Notably, the elite ideotypes, regardless of whether they possessed higher or lower photosynthetic capacity or had a longer or shorter grain-filling season, shared some common defining features. Among these, the most remarkable is a stable grain-filling rate from flowering to harvest. Further analysis has shown that “stable grain filling” can serve as a marker of a balanced source-sink relationship during the grain-filling season, which is crucial for high yield.
But do these in silico predictions align with real-world outcomes? To confirm that the simulated traits translated to real-world yield gains, the researchers grew two of the newest super-high-yielding rice cultivars in one of the most ideal regions for rice cultivation, ultimately achieving a record high yield (21 tons per hectare of rough rice at 14% moisture content). They monitored the traits of these cultivars during the grain-filling phase. Upon comparing the physiological traits measured in the field with the model’s predictions during this phase, they observed significant alignment. Both in silico and super-high-yielding rice had increased root nitrogen uptake after flowering, decreased stem non-structural carbohydrate content at harvest, a gradual reduction in leaf area post-flowering, consistently low grain nitrogen content, and most notably, a remarkably stable grain-filling rate from flowering to harvest.
Is it possible to enhance the yield of typical rice cultivars by altering the key factors identified by the model that regulate grain filling? When the team applied their optimized grain-filling model to a typical rice cultivar under standard cultivation practices, they discovered it could enhance grain yield by approximately 30–40%. This significant increase was achievable solely through optimizing enzyme activities, without the need to alter plant organ sizes at the flowering stage. With advancements in genetics and genome editing technologies, such improvements could potentially be achieved through targeted genetic engineering in the near future.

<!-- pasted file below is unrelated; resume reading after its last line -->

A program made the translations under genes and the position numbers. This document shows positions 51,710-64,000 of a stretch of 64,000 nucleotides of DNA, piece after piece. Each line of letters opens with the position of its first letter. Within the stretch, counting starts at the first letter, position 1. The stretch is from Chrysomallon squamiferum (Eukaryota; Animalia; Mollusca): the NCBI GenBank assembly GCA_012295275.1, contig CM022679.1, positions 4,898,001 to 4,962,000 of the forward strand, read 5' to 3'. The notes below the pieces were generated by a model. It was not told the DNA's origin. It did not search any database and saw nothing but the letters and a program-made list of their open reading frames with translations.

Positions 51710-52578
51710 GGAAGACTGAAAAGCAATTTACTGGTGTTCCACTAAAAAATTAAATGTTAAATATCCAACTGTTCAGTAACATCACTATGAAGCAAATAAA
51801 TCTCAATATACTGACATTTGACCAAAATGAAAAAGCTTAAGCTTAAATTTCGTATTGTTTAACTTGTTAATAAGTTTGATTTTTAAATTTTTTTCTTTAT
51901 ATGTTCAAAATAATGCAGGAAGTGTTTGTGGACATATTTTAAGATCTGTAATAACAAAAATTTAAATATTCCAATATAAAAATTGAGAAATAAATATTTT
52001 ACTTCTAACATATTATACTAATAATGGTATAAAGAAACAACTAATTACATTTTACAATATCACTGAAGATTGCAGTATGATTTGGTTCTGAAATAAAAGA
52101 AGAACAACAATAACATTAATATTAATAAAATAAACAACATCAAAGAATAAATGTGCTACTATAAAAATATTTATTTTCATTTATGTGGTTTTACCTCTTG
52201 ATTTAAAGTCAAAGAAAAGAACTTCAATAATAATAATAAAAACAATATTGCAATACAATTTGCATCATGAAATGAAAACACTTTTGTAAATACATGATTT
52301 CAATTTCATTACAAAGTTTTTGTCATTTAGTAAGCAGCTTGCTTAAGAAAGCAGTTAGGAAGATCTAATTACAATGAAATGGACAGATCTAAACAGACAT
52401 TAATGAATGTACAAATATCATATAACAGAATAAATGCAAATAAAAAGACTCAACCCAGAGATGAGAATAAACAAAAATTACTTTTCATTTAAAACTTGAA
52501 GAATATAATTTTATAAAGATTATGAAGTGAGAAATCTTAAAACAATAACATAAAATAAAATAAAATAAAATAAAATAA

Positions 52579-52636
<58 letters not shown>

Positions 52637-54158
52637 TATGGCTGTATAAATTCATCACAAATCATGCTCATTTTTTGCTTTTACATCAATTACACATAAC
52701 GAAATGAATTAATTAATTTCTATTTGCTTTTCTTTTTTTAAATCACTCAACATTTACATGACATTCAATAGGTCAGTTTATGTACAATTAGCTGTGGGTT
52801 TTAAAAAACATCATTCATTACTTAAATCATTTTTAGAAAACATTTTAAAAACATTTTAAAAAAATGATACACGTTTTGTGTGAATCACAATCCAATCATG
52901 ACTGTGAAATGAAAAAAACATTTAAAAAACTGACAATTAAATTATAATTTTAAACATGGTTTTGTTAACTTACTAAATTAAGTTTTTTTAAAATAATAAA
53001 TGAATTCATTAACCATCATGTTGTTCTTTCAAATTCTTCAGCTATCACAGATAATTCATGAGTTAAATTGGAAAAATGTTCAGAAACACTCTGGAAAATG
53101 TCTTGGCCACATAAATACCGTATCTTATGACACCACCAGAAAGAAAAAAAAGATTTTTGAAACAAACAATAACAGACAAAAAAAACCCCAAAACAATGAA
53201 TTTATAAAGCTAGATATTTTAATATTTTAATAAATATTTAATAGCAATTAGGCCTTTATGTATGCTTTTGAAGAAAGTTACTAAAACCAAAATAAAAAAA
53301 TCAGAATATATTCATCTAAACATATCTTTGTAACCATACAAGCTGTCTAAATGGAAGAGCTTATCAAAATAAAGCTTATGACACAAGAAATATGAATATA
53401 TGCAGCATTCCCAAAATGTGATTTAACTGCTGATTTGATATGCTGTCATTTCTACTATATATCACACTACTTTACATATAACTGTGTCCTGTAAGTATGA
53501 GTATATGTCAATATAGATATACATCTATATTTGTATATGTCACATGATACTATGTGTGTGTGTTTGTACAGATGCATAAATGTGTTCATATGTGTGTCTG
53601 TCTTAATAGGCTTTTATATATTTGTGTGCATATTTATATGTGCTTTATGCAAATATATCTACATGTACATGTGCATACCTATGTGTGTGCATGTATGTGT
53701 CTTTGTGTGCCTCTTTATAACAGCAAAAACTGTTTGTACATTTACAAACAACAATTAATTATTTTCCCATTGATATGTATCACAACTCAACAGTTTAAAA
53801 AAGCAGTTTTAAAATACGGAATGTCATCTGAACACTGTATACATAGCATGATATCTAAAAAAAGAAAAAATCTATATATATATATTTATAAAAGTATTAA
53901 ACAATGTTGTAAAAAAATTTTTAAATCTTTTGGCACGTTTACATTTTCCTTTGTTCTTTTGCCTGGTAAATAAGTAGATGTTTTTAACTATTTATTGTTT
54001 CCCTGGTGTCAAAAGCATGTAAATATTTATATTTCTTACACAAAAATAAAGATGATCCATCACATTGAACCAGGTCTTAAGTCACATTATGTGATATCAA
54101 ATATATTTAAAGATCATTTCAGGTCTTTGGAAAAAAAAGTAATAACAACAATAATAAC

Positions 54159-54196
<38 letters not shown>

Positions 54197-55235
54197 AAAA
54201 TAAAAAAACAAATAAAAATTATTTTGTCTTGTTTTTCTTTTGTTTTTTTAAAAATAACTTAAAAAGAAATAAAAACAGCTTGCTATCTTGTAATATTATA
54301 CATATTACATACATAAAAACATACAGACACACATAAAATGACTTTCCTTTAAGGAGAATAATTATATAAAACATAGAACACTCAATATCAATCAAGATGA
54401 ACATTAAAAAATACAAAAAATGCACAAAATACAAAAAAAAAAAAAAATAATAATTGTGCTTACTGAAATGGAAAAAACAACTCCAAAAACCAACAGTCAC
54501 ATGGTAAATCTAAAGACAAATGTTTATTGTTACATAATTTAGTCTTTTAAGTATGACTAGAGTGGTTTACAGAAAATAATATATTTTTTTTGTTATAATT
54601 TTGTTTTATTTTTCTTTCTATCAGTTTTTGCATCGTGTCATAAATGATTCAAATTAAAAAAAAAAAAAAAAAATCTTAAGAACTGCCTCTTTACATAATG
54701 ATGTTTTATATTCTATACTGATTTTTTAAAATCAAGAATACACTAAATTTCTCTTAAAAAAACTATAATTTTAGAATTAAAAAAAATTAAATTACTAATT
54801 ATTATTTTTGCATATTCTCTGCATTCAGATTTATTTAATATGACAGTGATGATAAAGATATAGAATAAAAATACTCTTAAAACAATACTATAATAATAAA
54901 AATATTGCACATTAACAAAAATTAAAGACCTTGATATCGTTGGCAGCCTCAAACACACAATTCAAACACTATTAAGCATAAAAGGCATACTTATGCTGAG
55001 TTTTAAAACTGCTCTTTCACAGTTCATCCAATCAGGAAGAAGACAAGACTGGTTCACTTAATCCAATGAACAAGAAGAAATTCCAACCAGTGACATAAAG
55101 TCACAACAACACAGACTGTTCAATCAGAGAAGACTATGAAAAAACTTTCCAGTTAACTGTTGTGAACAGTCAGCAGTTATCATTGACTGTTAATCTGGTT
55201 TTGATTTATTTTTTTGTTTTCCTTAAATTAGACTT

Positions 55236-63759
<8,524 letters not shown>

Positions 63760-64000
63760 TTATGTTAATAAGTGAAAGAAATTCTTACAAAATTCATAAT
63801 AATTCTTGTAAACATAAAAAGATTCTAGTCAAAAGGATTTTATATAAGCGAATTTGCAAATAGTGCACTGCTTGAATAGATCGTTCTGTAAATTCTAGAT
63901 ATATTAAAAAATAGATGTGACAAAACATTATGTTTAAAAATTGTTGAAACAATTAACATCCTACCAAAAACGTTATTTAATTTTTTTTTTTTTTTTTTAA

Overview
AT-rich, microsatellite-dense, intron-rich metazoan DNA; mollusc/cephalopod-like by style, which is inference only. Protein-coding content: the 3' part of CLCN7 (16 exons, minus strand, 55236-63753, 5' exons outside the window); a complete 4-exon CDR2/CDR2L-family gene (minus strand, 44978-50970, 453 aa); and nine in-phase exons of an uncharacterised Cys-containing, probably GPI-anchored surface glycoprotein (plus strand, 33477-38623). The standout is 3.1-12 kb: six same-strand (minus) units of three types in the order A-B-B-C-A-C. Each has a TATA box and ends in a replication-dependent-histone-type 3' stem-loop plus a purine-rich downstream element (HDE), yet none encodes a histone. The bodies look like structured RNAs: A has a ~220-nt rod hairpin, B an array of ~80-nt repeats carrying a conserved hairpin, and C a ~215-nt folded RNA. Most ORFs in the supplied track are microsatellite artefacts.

One parameter that is generally focused on as target to increase yield is increased photosynthesis. The authors argue that if this is achieved coordination of the source–sink relationship must also be improved to ensure that the increase in carbohydrates can be utilized.
Chang concludes, “Our innovative computational framework for rice grain filling highlights the pivotal role of coordinating source-sink relationship during grain filling. This should be a key focus in crop breeding, alongside increasing leaf photosynthesis. The molecular and physiological markers identified in this study may guide the development of future high-yielding rice varieties.”
READ THE ARTICLE:
Tian-Gen Chang, Zhong-Wei Wei, Zai Shi, Yi Xiao, Honglong Zhao, Shuo-Qi Chang, Mingnan Qu, Qingfeng Song, Faming Chen, Fenfen Miao, Xin-Guang Zhu, Bridging photosynthesis and crop yield formation with a mechanistic model of whole-plant carbon–nitrogen interaction, in silico Plants, Volume 5, Issue 2, 2023, diad011, https://doi.org/10.1093/insilicoplants/diad011
The source code used for this study, along with the operational commands and user guide, is freely available for non-commercial use at https://github.com/rootchang/WACNI-rice.git.